Encouraging outcomes for pediatric brain tumor patients treated with proton therapy

September 23, 2013

When used to treat pediatric patients with intracranial malignant tumors, proton therapy may limit the toxicity of radiation therapy while preserving tumor control, according to research presented today at the American Society for Radiation Oncology's (ASTRO's) 55th Annual Meeting.

Typically, malignancies are treated with surgical resection and post-operative radiation therapy. Proton therapy, an therapy in which protons deliver precise to a tumor, offers significant sparing of healthy tissues outside the target region, compared to conventional photon radiotherapy. Proton therapy is frequently used to treat central nervous system malignancies in young children in order to minimize the amount of to their still-developing brain. Although this therapy holds great promise, to date, published clinical data are limited.

This study evaluated the largest reported group of pediatric patients treated with -70 patients with localized ependymoma, a relatively common childhood tumor. The patients in the study ranged in age from one to 20 years and were all treated with involved-field proton radiation at the Massachusetts General Hospital in Boston from October 2000 to February 2011. Forty-six of the patients (66 percent) had a gross total resection, meaning that the tumor was completely removed; and 24 patients (34 percent) had a subtotal resection, meaning that only a portion of the tumor was removed.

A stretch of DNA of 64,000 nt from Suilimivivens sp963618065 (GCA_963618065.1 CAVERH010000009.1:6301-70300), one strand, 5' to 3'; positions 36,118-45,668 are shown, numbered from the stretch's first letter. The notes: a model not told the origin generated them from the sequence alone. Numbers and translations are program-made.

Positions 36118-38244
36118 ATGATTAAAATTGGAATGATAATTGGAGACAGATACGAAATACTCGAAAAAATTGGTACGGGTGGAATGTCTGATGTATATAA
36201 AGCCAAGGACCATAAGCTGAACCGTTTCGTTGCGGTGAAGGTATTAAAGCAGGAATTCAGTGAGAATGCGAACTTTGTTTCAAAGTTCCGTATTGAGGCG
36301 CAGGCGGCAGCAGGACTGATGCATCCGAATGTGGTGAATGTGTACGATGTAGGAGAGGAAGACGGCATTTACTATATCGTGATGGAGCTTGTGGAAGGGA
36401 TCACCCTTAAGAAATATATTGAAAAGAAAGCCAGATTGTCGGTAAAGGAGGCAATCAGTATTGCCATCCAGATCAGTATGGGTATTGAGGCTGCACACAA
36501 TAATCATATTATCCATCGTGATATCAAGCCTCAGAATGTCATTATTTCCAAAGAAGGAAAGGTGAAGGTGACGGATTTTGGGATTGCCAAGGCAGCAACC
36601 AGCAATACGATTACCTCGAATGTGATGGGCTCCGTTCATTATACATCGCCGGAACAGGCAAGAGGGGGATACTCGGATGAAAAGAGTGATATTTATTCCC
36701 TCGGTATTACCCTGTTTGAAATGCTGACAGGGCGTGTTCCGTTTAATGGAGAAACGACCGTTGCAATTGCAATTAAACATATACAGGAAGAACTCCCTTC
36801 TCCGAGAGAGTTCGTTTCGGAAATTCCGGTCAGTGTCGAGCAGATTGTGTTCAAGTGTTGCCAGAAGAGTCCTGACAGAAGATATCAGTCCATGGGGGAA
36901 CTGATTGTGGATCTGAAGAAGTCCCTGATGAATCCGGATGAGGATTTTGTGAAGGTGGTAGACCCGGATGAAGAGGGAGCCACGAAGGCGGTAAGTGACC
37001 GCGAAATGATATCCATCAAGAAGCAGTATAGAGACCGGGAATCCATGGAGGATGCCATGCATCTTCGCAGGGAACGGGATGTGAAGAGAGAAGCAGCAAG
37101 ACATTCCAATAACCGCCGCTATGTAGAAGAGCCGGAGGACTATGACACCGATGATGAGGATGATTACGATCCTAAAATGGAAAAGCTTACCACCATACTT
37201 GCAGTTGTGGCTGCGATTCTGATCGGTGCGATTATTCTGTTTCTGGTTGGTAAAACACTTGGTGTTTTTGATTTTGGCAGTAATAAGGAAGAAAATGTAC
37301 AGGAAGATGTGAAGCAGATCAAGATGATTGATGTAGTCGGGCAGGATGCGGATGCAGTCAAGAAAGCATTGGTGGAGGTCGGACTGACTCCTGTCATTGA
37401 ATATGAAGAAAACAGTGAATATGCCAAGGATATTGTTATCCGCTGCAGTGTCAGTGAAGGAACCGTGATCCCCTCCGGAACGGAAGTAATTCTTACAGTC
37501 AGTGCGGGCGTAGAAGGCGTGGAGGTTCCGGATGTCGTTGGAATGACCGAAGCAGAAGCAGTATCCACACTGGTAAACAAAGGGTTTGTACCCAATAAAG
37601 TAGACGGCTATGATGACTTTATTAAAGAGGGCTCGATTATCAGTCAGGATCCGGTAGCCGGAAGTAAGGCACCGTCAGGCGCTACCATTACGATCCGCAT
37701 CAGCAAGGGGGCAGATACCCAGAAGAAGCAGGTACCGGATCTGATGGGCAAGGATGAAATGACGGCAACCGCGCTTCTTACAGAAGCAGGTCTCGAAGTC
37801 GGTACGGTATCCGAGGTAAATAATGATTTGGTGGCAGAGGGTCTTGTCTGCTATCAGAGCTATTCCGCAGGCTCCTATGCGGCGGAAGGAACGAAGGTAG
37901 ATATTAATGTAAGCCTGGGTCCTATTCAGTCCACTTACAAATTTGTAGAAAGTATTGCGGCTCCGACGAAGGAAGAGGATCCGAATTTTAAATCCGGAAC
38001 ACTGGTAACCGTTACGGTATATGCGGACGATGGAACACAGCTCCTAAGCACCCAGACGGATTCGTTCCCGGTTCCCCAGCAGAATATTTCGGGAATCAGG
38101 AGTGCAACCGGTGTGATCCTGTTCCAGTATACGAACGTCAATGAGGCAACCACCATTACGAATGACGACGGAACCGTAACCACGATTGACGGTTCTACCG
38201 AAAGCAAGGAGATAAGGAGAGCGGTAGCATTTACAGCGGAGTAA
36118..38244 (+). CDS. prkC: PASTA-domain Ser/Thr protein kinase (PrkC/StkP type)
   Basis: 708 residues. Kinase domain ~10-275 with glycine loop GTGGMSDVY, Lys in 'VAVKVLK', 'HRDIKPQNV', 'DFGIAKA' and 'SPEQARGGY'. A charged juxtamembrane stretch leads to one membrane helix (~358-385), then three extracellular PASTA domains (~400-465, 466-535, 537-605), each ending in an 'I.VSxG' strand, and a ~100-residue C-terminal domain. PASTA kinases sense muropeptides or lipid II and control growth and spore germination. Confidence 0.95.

Upon patient follow-up at 46 months after proton therapy treatment, the three-year local control was 83 percent; progression free survival (PFS) was 76 percent; and overall survival (OS) was 95 percent. The researchers found that subtotal resection surgery correlated with decreased PFS (54 percent) and OS (90 percent), compared to the patients who underwent complete tumor removal prior to proton therapy, who had a PFS of 88 percent and an OS of 97 percent.